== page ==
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Hess, Robyn

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Little is known about the characteristics of special education teachers who work in residential treatment care facilities. The quality of relation between teachers and students beset with histories of abuse, neglect, trauma, or other mental health concerns is seen to be an important aspect to the success of this work. Understanding the attachment histories of teachers working in residential treatment may illuminate the factors that prompt these individuals to persist in this challenging environment. A mixed-methods, convergent-parallel design was conducted with 31 teachers working in residential treatment using the Experience in Close Relationships (ECR) and Teacher-Student Relationship Inventory (TSRI) to examine the relationship between adult attachment style and the student-teacher dynamic. A subset of eleven of these teachers were interviewed using a phenomenological approach to discover five emerging themes among special educators in residential settings. Although no significant relationship was found between teacher attachment style and teacher-student relationship, the five qualitative themes—Disrupted Attachment in Home and School, Reparative Relationship, Personal Growth, Something More and Different, and Rigor, Investment, and Reward—provided a greater depth and breadth of understanding to the development of student-teacher relationships in residential settings.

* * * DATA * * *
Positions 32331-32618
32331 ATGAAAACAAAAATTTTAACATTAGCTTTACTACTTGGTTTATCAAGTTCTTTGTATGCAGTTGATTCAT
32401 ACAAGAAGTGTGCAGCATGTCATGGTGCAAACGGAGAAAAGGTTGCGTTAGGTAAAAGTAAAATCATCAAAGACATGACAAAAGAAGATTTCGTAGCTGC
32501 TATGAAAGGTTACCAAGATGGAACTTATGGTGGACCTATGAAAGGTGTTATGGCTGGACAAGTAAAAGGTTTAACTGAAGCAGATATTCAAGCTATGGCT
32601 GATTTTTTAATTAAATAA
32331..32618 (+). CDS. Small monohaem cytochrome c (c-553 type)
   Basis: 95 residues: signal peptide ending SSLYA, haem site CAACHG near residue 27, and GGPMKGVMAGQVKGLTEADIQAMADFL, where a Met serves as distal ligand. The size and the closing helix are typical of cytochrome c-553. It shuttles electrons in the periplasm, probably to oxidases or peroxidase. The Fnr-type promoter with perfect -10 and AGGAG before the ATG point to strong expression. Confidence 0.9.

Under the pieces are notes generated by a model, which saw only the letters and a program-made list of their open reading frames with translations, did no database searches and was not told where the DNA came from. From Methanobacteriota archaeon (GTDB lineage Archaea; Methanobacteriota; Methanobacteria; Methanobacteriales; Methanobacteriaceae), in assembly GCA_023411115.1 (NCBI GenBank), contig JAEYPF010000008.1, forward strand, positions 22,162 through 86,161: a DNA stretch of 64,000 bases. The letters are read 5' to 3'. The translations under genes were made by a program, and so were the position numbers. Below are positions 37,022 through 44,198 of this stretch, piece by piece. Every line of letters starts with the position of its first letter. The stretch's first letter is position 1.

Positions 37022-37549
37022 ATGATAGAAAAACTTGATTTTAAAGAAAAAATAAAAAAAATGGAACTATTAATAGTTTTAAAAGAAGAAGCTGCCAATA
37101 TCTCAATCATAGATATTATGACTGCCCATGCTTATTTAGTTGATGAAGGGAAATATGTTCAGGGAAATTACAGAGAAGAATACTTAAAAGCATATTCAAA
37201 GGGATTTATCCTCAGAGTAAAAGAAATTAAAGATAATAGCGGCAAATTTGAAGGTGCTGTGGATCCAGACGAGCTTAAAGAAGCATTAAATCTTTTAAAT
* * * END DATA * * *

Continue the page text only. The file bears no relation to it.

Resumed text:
157 pages

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Available for download on Wednesday, May 01, 2024